El Hierro, Spain — The island of El Hierro, a part of the Canary Islands chain off the coast of Spain, is implementing a hybrid hydroelectric and wind plant to meet its energy needs using renewable sources. This facility integrates a pumped-storage plant with 11.32 MW of generating capacity and 6 MW of pumping capacity with an 11.5 MW wind farm. Working together, the two technologies will help create reliable, efficient and stable power supply for the 10,960 persons residing on the island.
This project, being developed by Gorona del Viento El Hierro S.A., is under construction. The facility is expected to be completed by the end of 2012 and operating by March 2013.
Understanding the situation
El Hierro, the smallest and most southwestern of the Canary Islands, is 250 km off the African coast in the Atlantic Ocean. Peak power demand on the island is 7.56 MW, and electricity is supplied by an 11.36 MW diesel plant. Annual energy demand on the island is about 35 GWh, and the growth rate has been 8% a year. This is expected to stabilize in the next three to five years at an annual rate of 4%.
Results of this situation are:
Dependence on foreign energy sources, through buying 100% of the fossil fuel consumed;
Increasing greenhouse gas emissions as energy consumption grows above the amounts Spain agreed to in the Kyoto Protocol; and
High cost of electricity generation on El Hierro of €0.242/kWh (US$0.318/kWh).
El Hierro has a total available wind energy resource of 49.6 GWh, which could completely supplant diesel generation while reducing the undesirable consequences mentioned above. Wind energy costs on average €0.072/kWh ($0.095/kWh).
Moreover, the island was declared a Biosphere Reserve through the Man and the Biosphere Programme of UNESCO in January 2000. This seal was awarded to El Hierro for the special conservation of its environmental and cultural richness, as well as for its efforts toward the progress and development of its people. This means any action aimed at reducing the anthropic pressure on its habitats through the self-supply of electricity via renewable means is considered of outstanding importance.
Within this framework, three organizations — the Cabildo of El Hierro (island government), Endesa S.A. and the Canary Islands Technological Institute (ITC) — formed Gorona del Viento El Hierro in 2004 to develop a project called the El Hierro Hydro-Wind Plant. The company is a partnership of the council (60%), Endesa (30%) and ITC (10%). The goal of this work was to make the island fully sustainable with its own renewable energy sources.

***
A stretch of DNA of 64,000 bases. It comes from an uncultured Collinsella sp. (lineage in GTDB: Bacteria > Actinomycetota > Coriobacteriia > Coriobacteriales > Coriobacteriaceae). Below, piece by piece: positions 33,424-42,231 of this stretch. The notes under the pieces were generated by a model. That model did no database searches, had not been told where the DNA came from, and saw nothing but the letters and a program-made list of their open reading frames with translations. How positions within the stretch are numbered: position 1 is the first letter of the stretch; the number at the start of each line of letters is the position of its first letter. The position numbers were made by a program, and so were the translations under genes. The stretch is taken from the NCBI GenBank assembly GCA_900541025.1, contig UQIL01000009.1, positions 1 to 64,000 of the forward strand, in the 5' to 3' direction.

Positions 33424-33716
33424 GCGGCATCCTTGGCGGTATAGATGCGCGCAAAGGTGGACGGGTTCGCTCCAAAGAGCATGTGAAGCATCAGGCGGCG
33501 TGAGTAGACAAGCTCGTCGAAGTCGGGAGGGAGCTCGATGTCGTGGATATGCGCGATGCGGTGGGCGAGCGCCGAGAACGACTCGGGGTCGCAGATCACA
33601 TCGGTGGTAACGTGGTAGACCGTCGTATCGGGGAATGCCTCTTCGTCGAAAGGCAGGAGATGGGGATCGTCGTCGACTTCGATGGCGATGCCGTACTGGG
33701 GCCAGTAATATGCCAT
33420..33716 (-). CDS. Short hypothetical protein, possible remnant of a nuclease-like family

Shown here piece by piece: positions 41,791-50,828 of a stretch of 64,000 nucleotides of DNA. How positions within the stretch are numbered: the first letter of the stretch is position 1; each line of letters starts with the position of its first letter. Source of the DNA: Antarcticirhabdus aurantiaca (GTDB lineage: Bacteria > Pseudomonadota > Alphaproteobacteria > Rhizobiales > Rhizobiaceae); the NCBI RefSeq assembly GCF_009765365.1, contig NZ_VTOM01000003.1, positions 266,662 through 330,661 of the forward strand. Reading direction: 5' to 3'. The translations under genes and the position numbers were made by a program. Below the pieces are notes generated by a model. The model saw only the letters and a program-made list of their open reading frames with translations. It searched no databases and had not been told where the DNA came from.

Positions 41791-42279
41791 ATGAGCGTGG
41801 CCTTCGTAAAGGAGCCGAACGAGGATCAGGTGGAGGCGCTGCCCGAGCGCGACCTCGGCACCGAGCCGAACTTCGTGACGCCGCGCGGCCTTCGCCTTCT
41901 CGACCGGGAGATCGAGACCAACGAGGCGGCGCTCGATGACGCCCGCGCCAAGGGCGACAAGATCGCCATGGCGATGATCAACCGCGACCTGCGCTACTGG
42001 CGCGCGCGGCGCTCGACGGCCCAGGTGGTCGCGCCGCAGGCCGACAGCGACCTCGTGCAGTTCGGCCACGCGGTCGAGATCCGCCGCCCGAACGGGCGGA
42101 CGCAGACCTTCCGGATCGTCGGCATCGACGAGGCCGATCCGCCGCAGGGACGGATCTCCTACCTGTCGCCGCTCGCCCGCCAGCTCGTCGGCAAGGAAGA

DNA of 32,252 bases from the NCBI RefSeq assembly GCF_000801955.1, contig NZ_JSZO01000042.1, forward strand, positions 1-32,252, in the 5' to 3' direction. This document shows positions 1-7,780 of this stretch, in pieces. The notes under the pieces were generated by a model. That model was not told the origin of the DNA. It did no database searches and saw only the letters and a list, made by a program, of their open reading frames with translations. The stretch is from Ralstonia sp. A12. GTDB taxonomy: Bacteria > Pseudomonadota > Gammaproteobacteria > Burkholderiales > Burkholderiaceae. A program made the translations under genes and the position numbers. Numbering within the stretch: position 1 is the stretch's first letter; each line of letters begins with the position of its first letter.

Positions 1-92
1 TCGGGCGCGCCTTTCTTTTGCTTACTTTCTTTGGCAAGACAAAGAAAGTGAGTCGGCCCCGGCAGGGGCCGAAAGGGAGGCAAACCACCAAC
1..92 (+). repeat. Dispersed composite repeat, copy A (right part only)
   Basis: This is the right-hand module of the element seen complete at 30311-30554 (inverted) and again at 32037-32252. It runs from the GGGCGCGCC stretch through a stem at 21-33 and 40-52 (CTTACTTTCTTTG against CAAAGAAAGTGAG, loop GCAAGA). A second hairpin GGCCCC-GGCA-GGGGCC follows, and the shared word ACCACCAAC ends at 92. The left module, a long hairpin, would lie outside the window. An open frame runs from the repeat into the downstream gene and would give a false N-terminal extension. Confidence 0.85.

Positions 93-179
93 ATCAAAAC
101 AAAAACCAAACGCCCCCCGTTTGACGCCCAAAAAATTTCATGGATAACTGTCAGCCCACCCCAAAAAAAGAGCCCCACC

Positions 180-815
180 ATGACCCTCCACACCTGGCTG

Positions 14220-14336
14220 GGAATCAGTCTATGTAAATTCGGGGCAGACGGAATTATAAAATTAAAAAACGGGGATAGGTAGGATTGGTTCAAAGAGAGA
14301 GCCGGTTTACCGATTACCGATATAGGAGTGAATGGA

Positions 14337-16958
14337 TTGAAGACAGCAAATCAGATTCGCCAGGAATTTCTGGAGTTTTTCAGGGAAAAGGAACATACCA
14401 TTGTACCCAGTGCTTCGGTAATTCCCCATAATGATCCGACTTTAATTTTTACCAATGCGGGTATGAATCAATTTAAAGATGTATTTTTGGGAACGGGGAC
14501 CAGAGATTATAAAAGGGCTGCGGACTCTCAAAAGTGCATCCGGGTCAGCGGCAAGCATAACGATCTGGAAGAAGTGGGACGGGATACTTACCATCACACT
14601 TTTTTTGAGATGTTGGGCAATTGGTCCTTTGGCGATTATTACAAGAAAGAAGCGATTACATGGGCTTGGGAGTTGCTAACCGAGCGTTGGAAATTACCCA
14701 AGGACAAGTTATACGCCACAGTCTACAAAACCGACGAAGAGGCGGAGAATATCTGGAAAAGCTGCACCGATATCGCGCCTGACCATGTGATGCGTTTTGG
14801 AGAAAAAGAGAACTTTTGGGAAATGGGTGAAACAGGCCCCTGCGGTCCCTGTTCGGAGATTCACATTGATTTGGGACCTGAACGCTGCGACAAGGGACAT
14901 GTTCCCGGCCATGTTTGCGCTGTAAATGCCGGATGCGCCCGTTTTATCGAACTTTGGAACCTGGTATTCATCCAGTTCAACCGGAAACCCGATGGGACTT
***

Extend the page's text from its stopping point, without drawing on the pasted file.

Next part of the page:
This possibility was included in the El Hierro Sustainability Plan, approved in November 1997, and the El Hierro Management Island Plan, which was approved in June 2002. Both plans helped move the project forward.
In March 2007, the general director of the Institute for Diversification and Energy Saving (IDAE) and the council president, representing Gorona del Viento El Hierro, signed an agreement governing the mechanisms for the provision of public funds, as well as control and monitoring of the actions of this initiative. This guaranteed the majority of the financing necessary to perform the relevant works. IDAE is providing its experience to this project by performing monitoring, inspection and control tasks during design, supply, assembly, start-up and operational testing, ensuring the correct application of budget funds.
The initial project was developed by Endesa and ITC (D. Juan Manuel Buil Sanz and D. Ramón Rodríguez Tomás) before Gorona del Viento El Hierro was formed. This project has been the basis of the entire development.
The partnership selected IDOM S.A. in March 2008 to provide engineering and consulting services. IDOM’s responsibilities for this project include:
Consulting engineering services for hydro-wind plant design;
Basic and detailed design of the hydroelectric plant;
Basic and detailed design of the electrical, protection and control systems; simulation and analysis of the power system behavior; and design of system operation;
Procurement, site supervision and commissioning support;
Analysis of production electricity scenarios according to hydro-wind plant configuration alternatives and operation strategy definition; and
Definition of a feed-in tariff, which includes developing economic and financial models and hypotheses, tariff calculation and sensitivity analysis.
The basic concept is to inject as much wind energy into the grid as possible to reduce diesel consumption. Wind energy presents two aspects that make this objective a challenge: variability of the resource vis-a-vis demand and uncertainty of supply. El Hierro demand increases the difficulty of the problem due to its variability. Peak demand is about 7.5 MW, and the lowest demand is about 3 MW.
With no relation between wind power and demand, four scenarios may occur:
Wind power is above or below energy demand;
Wind power and energy demand are similar;
Sudden decrease or increase in wind power; and
Wind generator trip.
Because energy production and demand must match in a continuous way, an additional element is required to absorb excess wind energy generated over demand, store it and supply it back to the system when wind generation is below demand. This element must also ensure stability of the grid regarding sudden variations in generation or demand. Thus, this additional element must have sufficient storage capacity to use as much wind energy as possible and capacity to respond to sudden surges to keep the system stable.
A system capable of covering these two requirements with proven technologies is hydroelectric pumped storage.
A preliminary configuration was designed based on a strategy in which 10% to 20% of the available wind power was added directly to the grid, with the rest being dispatched to the pumped-storage station in such a way that the demand not covered by wind energy was supplied by the hydro turbines. Dynamic response of El Hierro’s electric grid to the sudden imbalance between generation and demand, due to connection or disconnection of pumps and generating units failing, was modeled to check viability of the strategy.